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I have BIG table with multiple indexes in postgres. It has indexes on db_timestamp, id, username.

I want to find the MAX timestamp for particular username. The problem is the simple query like

SELECT MAX(db_timestamp) FROM Foo WHERE username = 'foo'

takes so much time because of the huge table size( we are talking 450GB table with over 30 GB index sizes).

Is their any way to optimize this query or tell postgres about what query plan to use?

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what about copying the EXPLAIN output ? –  leonbloy Jun 3 '10 at 22:08

2 Answers 2

up vote 2 down vote accepted

Use create an index on username and db_timestamp with correct sort order:

CREATE INDEX idx_foo ON foo (username ASC, db_timestamp DESC);

Check EXPLAIN to see if things work as they should.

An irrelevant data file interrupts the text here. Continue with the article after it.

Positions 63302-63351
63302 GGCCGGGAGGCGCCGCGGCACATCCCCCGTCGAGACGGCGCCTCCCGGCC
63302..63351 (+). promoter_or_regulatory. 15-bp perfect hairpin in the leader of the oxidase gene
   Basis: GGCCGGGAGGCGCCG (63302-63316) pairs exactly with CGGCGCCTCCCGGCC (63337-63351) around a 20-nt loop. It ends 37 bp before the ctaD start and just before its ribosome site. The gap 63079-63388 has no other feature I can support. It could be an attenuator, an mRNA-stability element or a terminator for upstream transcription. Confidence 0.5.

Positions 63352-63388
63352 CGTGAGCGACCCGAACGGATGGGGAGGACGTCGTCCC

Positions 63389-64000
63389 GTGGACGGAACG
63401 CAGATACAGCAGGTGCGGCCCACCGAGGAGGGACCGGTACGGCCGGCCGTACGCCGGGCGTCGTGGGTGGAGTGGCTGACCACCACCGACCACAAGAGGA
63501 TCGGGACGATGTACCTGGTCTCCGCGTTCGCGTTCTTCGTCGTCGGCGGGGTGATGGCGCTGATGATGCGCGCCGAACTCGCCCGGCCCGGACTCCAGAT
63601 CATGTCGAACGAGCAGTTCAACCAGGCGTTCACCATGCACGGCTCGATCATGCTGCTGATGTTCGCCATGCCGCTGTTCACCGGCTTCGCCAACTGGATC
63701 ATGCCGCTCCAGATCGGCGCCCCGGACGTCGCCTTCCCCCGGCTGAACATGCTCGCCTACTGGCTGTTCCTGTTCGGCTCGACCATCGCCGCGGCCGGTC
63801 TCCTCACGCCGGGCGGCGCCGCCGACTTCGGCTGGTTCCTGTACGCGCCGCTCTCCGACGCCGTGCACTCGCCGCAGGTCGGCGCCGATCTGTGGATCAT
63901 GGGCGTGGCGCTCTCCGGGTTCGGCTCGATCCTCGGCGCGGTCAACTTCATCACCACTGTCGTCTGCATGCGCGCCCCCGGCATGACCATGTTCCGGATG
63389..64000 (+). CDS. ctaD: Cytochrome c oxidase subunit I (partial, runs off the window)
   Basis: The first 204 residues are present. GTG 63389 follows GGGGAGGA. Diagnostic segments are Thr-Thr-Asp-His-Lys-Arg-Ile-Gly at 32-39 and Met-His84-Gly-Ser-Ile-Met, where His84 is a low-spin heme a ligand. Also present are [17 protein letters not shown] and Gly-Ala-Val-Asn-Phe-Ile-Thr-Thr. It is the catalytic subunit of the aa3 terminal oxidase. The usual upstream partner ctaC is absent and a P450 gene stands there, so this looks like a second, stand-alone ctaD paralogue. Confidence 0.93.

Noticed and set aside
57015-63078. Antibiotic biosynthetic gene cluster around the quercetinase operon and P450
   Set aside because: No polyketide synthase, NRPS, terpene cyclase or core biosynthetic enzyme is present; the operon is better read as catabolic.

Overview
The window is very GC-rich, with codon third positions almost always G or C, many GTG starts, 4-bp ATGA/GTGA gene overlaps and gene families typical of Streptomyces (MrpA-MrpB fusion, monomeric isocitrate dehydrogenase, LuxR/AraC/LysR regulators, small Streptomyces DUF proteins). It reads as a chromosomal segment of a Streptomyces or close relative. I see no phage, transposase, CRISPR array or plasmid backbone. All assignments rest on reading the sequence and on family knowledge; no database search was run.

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if I add such index and get rid of the individual indexes, does this going to affect the other queries, only involving lets say username or db_timestamp individually? –  Sujit Jun 4 '10 at 21:07
    
It might, I have no idea what kind of queries you execute. Any query that might benefit from an index on just db_timestamp (or starting with db_timestamp) will not use the above index. Only queries starting with a condition or sort order on username can also benefit from the db_timestamp in the index. Check EXPLAIN to see how your queries are executed. –  Frank Heikens Jun 4 '10 at 21:22

Postgresql can't use the index on (db_timestamp,id,username) to satisfy that query- the query term you're after has to be a prefix of the index, i.e. using the first column(s).

So an index on (username,db_timestamp) would serve that query very well, since it just has to scan the subtree (username,0)..(username,+inf) (and iirc Postresql should actually know to try and find (username,+inf) and walk backwards in-order).

In general, "covering indices" isn't a useful technique with Postgresql like it is with other databases, due to Postgresql's need to refer to the heap tuples for visibility information.

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